The trouble for the long-term habitability of exoplanets is that, if our Solar System is anything to go by, then plate tectonics are rare. Earth is the only planet orbiting our Sun that definitely has them. We know that Venus has had volcanism in the past, and may still do, but Venusian volcanism does not seem to have been related to plate tectonics, instead mostly coming in a huge burst half a billion years ago. Nor does Mars appear to have plate tectonics, although in the past year, NASA’s InSight lander on Mars has reported three low-frequency marsquakes that seem to have a wave-pattern distinctive of earthquakes resulting from the movement of tectonic plates. Did Mars have plate tectonics in the past (that could have helped make the planet habitable billions of years ago? There may still be some remnant tectonic activity, but it’s clearly not enough to help warm Mars to habitable levels.
Things look equally disheartening when we explore further afield, to the planets we find orbiting stars far, far away. Many of the rocky planets that we have thus far discovered are so-called ‘super-earths’, with masses greater than Earth, and possibly up to ten times the mass of our planet. Theoretical models of the interiors of these worlds – for which we have no example of in our Solar System – disagree about their proficiency to produce plate tectonics.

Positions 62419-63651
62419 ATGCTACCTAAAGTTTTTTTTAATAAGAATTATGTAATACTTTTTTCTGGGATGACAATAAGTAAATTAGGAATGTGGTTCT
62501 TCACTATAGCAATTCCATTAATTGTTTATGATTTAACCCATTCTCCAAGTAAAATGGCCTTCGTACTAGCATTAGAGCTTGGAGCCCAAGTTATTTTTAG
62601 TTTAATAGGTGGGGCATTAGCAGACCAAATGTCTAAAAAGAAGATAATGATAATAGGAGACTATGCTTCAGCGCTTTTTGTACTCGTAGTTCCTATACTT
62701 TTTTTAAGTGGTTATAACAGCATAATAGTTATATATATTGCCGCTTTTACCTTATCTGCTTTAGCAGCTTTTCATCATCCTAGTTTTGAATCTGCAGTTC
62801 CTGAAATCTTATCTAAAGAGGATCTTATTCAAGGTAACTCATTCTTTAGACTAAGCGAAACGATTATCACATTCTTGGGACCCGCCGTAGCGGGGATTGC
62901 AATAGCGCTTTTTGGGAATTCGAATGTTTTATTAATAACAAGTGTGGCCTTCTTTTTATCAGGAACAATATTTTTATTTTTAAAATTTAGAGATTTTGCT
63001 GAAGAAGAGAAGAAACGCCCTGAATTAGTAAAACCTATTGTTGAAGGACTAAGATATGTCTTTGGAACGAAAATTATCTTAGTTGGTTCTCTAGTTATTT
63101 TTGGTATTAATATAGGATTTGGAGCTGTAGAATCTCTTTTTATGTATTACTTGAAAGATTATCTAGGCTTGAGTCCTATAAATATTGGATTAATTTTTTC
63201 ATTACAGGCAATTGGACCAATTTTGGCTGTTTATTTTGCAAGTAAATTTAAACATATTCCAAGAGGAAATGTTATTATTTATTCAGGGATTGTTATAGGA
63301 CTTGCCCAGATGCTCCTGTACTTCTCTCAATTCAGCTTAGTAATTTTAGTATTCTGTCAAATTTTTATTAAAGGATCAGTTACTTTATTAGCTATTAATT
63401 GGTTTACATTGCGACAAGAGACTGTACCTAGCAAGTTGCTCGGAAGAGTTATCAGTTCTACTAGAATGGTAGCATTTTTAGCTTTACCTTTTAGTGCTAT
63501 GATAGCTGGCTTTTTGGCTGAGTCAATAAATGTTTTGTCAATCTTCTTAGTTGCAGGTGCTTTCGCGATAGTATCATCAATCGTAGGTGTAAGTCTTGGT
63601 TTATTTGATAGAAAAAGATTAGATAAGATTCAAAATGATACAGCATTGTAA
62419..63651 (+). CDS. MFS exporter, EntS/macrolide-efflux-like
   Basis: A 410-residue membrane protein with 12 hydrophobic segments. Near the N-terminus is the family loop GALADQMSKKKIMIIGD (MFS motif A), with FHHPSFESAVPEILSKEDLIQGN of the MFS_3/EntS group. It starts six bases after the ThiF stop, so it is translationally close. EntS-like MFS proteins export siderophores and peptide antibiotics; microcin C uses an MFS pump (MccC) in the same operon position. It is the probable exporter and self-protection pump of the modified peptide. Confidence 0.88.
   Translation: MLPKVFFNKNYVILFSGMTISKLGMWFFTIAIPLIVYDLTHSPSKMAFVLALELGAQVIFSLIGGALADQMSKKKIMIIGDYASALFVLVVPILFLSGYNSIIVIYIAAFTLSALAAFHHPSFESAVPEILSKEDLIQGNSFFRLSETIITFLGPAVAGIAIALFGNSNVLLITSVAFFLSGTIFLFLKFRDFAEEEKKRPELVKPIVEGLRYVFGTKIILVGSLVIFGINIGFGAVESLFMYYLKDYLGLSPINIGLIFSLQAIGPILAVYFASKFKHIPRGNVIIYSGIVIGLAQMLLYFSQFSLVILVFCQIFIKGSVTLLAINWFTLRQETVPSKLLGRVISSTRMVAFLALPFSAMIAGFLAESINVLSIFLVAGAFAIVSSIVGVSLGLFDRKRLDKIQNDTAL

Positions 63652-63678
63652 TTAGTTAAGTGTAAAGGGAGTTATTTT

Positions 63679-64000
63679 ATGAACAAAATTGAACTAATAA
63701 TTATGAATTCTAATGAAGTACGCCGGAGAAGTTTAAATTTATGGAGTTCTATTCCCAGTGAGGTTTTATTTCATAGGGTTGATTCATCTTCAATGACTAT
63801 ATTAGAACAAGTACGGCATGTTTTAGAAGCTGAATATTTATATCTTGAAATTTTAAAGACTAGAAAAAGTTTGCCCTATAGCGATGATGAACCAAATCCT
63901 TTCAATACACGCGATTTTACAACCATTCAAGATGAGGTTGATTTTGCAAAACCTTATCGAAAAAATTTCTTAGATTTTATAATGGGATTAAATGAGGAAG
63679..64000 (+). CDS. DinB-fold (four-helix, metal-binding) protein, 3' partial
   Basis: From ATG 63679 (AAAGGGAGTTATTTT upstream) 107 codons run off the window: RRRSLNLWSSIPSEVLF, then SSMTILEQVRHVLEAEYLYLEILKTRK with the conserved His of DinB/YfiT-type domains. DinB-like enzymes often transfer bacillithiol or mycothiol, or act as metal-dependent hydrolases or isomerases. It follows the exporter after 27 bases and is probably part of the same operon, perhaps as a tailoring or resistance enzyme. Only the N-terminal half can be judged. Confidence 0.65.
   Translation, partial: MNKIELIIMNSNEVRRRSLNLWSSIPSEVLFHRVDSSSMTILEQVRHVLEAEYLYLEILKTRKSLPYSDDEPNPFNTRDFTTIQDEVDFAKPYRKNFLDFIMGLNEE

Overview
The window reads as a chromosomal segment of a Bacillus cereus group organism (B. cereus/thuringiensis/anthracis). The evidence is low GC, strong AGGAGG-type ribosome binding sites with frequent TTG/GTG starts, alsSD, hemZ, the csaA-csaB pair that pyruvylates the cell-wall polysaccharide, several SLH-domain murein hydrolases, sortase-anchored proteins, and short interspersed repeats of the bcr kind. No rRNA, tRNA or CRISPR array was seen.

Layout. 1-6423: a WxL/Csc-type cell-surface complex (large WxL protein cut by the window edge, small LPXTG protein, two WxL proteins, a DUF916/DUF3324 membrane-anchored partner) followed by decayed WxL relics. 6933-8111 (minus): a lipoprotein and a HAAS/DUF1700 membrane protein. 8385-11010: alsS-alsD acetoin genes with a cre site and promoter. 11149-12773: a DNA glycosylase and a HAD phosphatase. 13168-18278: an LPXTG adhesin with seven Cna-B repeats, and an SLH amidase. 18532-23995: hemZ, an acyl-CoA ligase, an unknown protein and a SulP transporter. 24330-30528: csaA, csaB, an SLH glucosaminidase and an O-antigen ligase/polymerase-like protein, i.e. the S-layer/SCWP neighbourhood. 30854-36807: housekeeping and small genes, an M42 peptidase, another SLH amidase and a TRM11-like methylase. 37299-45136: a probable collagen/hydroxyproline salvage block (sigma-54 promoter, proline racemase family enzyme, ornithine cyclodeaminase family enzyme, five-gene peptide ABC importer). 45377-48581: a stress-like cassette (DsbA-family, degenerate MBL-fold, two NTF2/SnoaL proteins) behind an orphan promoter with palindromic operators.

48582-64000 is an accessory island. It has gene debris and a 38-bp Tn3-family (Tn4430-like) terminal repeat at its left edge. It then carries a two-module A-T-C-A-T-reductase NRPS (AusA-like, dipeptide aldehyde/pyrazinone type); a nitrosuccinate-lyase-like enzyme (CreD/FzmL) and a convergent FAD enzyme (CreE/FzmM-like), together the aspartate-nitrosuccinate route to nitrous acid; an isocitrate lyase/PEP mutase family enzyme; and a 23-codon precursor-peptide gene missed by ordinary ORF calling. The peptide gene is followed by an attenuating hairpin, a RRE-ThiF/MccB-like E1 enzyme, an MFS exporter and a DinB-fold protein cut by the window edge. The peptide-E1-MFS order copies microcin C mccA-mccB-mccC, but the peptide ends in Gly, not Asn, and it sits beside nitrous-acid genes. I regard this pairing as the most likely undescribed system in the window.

The energy to drive plate tectonics comes from within. Convection currents – waves of heat – flow through the mantle, warmed at the boundary between the planet’s outer core and cooled from the outermost layers of the mantle. This temperature gradient results in heat flowing through the mantle, much like winds blow through the air as a consequence of an atmospheric pressure gradient. The flow of the mantle carries the plates floating above it along for the ride.
However, this relies on both the mantle and lithosphere not being too stiff. Though molten, the mantle is still rock, not liquid, and if it is too firm then it won’t flow. It will remain stagnant, and planets with no plate tectonics are referred to as ‘stagnant lid’ worlds. This is potentially a problem for super-earths. Jun Korenaga, Professor of Earth and Planetary Sciences at Yale University, has shown that the interiors of super-earths can potentially be so hot that they cause continental plates formed at mid-oceanic ridges to effectively lose much of their water, resulting in the plates becoming so stiff that they become locked in place rather than flowing above or under each other, meaning that no subduction can take place.
Look to the older planets
Age could also be a factor, but not in the way that you might think. Around half of the heating of Earth’s interior comes from its iron core, while the other half comes from heat-producing, radioactive elements such as uranium and thorium. If Earth had a larger iron core than it does (Earth’s core is 2,440 kilometres across) then it would produce a greater percentage of interior heating. Younger planets in the Milky Way Galaxy will have larger iron cores than older planets, simply because the more time that has passed, the more iron has been made available in the cosmos thanks to the profligacy of iron-producing Type Ia supernovae over that time.